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Spring Proposal
by Erika Ayón

When we took the trip to Big Sur,
we drove along the coast.
It was my first real vacation. My wish
had always been to see more ocean.
We stayed at the Lucia Lodge,
our cabin sat at the edge of a cliff.
If you looked down, it was like we
were standing over a deep pool.
We kept the windows open at night
so I could hear the waves crashing.
We spent our first morning hiking up
to the monastery on the mountain.
We reached the top in time for mass.
The monks read scriptures, chanted,
and gathered us in a circle.
They went around and hugged us
so tightly like we were old friends
back from a long journey away.
We brought a painting at the gift shop.
A painting that looks as if the land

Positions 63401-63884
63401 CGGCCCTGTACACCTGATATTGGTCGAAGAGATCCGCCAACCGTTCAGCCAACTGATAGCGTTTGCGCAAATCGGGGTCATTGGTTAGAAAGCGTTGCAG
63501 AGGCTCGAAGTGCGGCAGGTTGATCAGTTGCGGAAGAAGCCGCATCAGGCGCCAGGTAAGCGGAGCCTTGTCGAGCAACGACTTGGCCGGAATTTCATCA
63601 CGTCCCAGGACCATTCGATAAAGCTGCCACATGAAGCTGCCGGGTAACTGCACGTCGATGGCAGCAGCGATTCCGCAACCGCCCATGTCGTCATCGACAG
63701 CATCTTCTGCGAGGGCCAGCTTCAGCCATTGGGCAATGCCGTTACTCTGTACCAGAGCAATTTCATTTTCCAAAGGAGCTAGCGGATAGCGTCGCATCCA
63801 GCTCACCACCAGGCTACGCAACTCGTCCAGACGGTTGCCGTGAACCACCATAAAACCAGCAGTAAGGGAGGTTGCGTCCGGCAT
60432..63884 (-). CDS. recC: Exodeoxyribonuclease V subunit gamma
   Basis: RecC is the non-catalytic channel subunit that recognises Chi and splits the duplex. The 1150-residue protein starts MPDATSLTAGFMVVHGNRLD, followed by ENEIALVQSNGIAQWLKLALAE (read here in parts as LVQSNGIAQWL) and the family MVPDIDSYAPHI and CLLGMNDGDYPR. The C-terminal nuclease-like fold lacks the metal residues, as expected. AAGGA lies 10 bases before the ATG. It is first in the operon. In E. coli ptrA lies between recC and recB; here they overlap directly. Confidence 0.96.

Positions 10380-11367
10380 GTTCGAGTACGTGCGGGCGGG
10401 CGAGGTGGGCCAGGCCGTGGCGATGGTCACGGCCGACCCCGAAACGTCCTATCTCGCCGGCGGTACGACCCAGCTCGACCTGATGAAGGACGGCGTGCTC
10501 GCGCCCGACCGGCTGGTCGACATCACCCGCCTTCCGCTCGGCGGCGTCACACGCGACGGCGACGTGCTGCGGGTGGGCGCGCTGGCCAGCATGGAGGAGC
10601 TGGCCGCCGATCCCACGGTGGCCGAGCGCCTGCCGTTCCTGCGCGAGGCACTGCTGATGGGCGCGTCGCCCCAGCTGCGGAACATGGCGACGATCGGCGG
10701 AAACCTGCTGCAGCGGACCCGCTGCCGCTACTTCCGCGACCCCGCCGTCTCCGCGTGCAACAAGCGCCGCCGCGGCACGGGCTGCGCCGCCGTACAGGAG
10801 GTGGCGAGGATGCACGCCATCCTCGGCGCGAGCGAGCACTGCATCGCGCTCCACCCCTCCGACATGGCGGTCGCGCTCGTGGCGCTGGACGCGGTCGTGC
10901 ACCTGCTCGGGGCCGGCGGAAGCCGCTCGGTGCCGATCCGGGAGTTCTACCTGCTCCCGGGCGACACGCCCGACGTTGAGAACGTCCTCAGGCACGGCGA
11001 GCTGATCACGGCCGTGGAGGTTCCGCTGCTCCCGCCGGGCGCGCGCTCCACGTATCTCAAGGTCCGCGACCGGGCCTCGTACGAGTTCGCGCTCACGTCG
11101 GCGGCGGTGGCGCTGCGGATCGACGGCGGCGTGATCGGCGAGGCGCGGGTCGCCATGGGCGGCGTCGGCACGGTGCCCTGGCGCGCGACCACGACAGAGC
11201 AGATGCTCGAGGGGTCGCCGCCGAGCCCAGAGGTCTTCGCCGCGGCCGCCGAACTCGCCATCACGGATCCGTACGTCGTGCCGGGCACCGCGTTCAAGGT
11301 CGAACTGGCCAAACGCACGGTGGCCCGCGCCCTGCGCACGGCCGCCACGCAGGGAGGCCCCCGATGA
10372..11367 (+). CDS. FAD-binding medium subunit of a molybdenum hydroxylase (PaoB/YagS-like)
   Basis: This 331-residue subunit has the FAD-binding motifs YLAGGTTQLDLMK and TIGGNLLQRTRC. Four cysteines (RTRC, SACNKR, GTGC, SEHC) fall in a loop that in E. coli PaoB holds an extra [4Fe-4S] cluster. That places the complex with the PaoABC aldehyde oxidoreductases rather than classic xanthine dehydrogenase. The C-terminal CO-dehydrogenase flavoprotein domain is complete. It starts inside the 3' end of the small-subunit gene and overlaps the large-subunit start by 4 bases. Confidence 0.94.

is being swallowed by water,
yellow poppies grow on indigo grass.
It now hangs in the back room at home
and every time I look at it, I return
to that week; to the endless sea,
the gray skies, the Pacific wind
on my face, to the monks' embrace,
to when you asked me to marry you,
and I wonder what did you dream
of that night after you proposed.
I dreamt of a lavender wedding,
a baby boy named Gabriel,
and your blue eyes seeking
a new beginning with me,
somewhere beyond the ocean,
somewhere beyond the cliff.


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